Tributes have been paid following the death of ‘quiet and unassuming’ Aberdeen lecturer and engineer, Stewart Duncan, aged 83.
Born on March 14, 1938 in Kirkintilloch, Stewart was the only son of Janet (nee McLaren) and watchmaker, Jimmy Duncan.
He attended Lairdsland Primary School then Lenzie Academy.
The youngest of three, but the only boy meant ‘he got everything new.’
At 17 he married his childhood sweetheart, Betty Alexander from Bishopbriggs.
Their wedding took place in Hamilton Registrar’s Office in 1955 and Graeme, daughter Perri and Andrew were soon added to the family.
John Lewis building engineer
With career aspirations, Stewart moved his young family from Bo’ness where they were living, to Aberdeen in 1968.
His early career was in mining engineering, sinking shafts with Cementation and later for Harley Haddow in Edinburgh.
All the while he was going to evening classes to advance his qualifications.
The family set up home in Milltimber while Stewart continued working as a structural and civil engineer.
He was part of the construction team for the Northern Co-op building on George Street, which later became the John Lewis building.
“It was quite a complicated building,” said Betty, “the construction required a lot from the engineers.”
The Scott Sutherland School of Architecture
In 1972 Stewart joined the staff of Robert Gordon University – then Robert Gordon Institute of Technology.
At the Scott Sutherland School of Architecture he taught structural engineering and geology, later becoming a studio master.
Former colleague and friend, Owen Ball said: “He was a rare breed of structural engineer.
“He had a very good sense of design and was able to encourage students to integrate the appearance of their building with its structure and construction.”
Professor David McClean, current Head of School was one of Stewart’s students.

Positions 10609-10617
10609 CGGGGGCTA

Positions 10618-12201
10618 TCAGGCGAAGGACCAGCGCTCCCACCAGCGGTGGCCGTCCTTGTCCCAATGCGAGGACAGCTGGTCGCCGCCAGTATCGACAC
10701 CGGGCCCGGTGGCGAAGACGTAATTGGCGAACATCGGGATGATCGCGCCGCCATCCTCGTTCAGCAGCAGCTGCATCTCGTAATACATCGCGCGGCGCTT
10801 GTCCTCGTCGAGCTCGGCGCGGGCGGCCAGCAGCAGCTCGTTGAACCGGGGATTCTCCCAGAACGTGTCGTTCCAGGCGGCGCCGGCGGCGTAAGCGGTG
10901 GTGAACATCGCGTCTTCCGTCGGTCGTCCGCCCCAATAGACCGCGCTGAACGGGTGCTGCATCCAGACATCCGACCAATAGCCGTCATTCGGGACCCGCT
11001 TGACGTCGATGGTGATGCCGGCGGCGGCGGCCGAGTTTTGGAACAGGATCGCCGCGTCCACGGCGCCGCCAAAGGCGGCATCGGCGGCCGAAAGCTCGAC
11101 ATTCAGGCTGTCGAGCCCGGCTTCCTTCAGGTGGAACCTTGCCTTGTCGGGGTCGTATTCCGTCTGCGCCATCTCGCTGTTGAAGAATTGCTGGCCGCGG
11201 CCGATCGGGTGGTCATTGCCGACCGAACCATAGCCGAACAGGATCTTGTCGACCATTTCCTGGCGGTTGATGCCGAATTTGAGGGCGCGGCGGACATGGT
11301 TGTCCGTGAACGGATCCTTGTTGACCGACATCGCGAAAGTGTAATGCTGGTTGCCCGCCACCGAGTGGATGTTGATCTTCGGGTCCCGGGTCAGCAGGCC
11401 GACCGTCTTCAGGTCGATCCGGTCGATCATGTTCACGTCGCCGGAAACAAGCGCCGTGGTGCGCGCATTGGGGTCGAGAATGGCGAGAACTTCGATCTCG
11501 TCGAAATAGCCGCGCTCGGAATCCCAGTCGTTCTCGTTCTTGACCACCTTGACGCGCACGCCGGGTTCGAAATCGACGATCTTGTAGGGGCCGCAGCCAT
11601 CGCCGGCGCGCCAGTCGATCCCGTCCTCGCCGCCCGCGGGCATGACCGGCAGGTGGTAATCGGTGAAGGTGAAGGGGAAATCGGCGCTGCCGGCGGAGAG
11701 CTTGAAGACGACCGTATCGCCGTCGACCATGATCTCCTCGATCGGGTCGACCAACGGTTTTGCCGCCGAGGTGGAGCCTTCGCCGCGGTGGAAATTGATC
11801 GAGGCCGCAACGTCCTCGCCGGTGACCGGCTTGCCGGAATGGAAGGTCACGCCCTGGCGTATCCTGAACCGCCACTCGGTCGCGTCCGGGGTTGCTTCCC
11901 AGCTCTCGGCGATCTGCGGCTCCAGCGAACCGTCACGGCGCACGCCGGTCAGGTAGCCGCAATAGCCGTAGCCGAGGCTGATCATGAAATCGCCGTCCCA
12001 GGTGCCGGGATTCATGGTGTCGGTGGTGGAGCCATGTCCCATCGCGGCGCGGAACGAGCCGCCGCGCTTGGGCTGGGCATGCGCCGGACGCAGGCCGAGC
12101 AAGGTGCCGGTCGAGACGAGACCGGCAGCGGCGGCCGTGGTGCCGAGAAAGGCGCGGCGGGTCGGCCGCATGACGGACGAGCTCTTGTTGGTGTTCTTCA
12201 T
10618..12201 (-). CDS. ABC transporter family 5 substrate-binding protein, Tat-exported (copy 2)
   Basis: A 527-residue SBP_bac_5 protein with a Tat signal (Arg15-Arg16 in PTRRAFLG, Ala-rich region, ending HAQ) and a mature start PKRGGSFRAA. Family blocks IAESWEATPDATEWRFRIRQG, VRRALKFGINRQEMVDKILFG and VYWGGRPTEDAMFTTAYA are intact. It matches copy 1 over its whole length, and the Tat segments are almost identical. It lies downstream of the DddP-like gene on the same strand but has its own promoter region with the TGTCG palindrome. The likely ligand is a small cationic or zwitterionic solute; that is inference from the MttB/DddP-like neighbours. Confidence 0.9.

He said: “Stewart was a skilled and hugely respected lecturer at the School of Architecture, where his expertise as a structural engineer benefitted very many students over the years.
“I personally recall him as a quiet, unassuming man who was passionate about his subject.
“He displayed great insight, and always imparted his expertise with warmth and humour.
“It was a privilege to have been taught by him, and his contribution was enormous.”
As a very private man Stewart rarely disclosed details of his early life.
However, spending time with his own family – and teaching some of life’s lessons – was important to him.
Graeme Duncan, his eldest son, said: “As a family we sat round the dining table for breakfast, lunch and tea.
“Mum baked all the time and produced great meals.
“We all had a laugh with dad quite often being the source of the amusement.
“He always said ‘no’ first because the ‘yes’ was then better.
“I eventually got wise to this but as a kid I liked this ‘no then yes’ strategy because it was always a great thrill.
“My brother and sister would probably say the same.”
Betty and Stewart were a month away from celebrating their 66th wedding anniversary when Stewart sadly passed away.
“With hindsight he was becoming more and more frail. But it’s still very much a shock,” said Betty.
In his spare time Stewart played golf, painted and his love of engineering extended to home improvements.
“My dad was a great artist but he didn’t produce much, however Perri fondly remembers him teaching her how to paint.
“She and her daughter are now very successful artists living in America.”
Being good at construction also meant the family had quite an elaborate patio at the house.
“Building it threw up a number of difficulties, but nothing he couldn’t solve,” added Graeme.
At his funeral a knitted sweater was laid on his coffin.
“That jumper symbolised how he was with clothes.
“Mum knitted it about 50 years ago and he wore it all the time.”
Betty added: “I darned it so many times I only had wool left for a couple of more repairs.
“It sums up Stewart though. He had no need for anything fancy.
“I can’t remember not being married to Stewart. We had a wonderful life and I’m so very sad at this very unexpected loss.”
Stewart’s life was celebrated at a service in Baldarroch Crematorium.
He is survived by his wife, children, his six grandchildren and three great-grandchildren.
You can read the family’s announcement here.